NEW DELHI, India -- Soviet forces bombed the city of Kandahar in southern Afghanistan last week, killing 300 civilians in apparent retaliation for raids by Islamic guerrillas, rebel sources said Tuesday.
In separate fighting, popular guerrilla leader Ahmad Shah Massoud launched his first major counterattack against government positions in the strategic Panjshir valley, the sources said.
Soviet soldiers, part of a force of 105,000 troops backing President Babrak Karmal, launched the bombing raid on Kandahar six days ago in apparent retaliation for attacks by Afghan insurgents last week.
The rebel raids killed 15 troops and destroyed two tanks and two army trucks, the sources said.
Details of the attack on Kandahar, 250 miles southwest of Kabul, were not available, but the sources said 300 civilians were killed.
Independent confirmation of the reports was not possible because Western reporters have rarely been allowed to travel in Afghanistan since the Soviet invasion in 1979.
Guerrillas loyal to Massoud, the strongest of the Islamic guerrillas fighting to topple the Marxist government, attacked the Soviet-built base at Bazarak about four days ago, rebels said.
The exact number of casualties in the battle was not known. The rebels said many Soviet helicopters carried away casualties, most of them Afghan government troops who had been manning the outpost.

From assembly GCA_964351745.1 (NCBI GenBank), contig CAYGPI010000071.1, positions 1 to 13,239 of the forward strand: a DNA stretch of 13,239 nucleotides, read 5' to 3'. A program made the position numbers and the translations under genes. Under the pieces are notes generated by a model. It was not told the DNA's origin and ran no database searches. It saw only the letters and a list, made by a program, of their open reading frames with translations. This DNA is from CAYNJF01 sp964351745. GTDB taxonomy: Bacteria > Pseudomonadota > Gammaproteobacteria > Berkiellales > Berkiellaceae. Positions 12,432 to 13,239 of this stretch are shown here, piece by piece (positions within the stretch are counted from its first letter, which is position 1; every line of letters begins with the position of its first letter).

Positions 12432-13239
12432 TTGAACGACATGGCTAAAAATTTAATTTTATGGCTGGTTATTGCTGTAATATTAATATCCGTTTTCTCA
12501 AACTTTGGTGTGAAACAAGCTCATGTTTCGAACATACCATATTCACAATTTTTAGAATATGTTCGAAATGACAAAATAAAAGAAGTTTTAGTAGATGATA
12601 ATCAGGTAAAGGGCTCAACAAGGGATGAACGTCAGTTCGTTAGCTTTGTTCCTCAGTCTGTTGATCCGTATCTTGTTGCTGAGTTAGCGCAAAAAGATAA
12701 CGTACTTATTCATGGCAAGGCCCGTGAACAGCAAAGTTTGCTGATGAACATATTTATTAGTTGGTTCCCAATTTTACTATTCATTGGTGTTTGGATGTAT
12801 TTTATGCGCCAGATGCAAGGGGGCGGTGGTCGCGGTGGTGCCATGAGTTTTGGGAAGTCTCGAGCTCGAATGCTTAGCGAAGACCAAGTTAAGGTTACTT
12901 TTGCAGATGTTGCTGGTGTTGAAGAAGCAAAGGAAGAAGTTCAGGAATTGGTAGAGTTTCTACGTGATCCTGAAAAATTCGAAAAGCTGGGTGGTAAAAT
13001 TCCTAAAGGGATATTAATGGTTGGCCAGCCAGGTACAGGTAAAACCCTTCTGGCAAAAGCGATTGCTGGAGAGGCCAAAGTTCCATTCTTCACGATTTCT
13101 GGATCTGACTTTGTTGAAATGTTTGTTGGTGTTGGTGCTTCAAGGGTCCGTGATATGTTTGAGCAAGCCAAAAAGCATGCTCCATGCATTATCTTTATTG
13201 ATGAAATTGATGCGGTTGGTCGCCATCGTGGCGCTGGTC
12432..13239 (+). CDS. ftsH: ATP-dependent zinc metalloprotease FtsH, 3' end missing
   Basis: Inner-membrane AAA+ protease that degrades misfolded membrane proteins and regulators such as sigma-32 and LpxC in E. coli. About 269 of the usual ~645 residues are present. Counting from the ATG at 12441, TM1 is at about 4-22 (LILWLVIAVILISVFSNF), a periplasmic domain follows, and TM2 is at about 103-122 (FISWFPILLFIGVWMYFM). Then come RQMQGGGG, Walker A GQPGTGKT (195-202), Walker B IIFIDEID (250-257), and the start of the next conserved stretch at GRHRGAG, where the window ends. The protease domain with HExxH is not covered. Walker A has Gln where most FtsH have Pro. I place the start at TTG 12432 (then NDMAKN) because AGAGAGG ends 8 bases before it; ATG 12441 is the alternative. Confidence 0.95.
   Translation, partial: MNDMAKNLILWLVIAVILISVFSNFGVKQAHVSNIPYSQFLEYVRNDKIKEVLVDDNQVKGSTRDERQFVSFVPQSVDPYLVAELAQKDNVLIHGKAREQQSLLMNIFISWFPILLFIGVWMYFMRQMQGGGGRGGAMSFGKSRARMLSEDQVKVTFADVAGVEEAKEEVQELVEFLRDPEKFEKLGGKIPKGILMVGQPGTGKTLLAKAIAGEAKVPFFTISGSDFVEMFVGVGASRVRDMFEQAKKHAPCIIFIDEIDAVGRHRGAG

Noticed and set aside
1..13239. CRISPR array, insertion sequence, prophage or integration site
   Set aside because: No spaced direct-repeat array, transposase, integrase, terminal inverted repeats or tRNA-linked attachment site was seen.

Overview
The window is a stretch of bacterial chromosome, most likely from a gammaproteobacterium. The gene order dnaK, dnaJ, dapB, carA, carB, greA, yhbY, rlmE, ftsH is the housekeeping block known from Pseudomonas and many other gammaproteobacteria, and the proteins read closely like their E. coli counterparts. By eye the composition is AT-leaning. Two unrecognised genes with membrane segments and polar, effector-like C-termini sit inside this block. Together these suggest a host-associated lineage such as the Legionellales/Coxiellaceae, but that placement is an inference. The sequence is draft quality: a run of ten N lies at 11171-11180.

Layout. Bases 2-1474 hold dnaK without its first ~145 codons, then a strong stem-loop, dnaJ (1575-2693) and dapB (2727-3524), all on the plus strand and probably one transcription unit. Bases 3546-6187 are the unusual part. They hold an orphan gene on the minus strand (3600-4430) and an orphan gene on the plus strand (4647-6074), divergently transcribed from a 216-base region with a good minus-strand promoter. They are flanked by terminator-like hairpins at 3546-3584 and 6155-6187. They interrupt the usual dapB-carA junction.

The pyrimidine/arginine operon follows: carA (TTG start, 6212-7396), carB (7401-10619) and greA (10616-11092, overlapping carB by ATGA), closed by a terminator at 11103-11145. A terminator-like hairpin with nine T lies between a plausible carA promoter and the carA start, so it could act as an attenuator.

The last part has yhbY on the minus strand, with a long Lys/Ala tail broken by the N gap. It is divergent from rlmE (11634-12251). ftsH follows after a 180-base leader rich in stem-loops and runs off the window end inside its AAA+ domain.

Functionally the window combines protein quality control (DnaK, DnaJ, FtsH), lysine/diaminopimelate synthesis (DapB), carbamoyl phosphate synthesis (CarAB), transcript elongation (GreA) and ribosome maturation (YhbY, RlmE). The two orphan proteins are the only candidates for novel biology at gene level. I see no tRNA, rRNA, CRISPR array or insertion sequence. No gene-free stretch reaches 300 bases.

Massoud and his men were driven from the 70-mile-long Panjshir north of Kabul by a Soviet-led assault in the valley last spring. Since then, the rebels had mounted only minor harassment operations.
Rebels led by Massoud turned back six previous Soviet assaults on the rugged valley, which the Islamic insurgents used as a base for attacks on a vital Soviet supply route.
Massoud attracted world attention by his effective leadership and success in fighting the Soviets. It was believed for a time he might have been killed in the Soviet spring offensive.
In other developments, a Western diplomat said the Soviets have launched a major offensive in the Logar valley, south of Kabul.
Afghan and Soviet troops from the southern city of Ghazni were seen heading north towards the valley and troops and helicopters from Kabul were spotted heading south to meet them, the source said.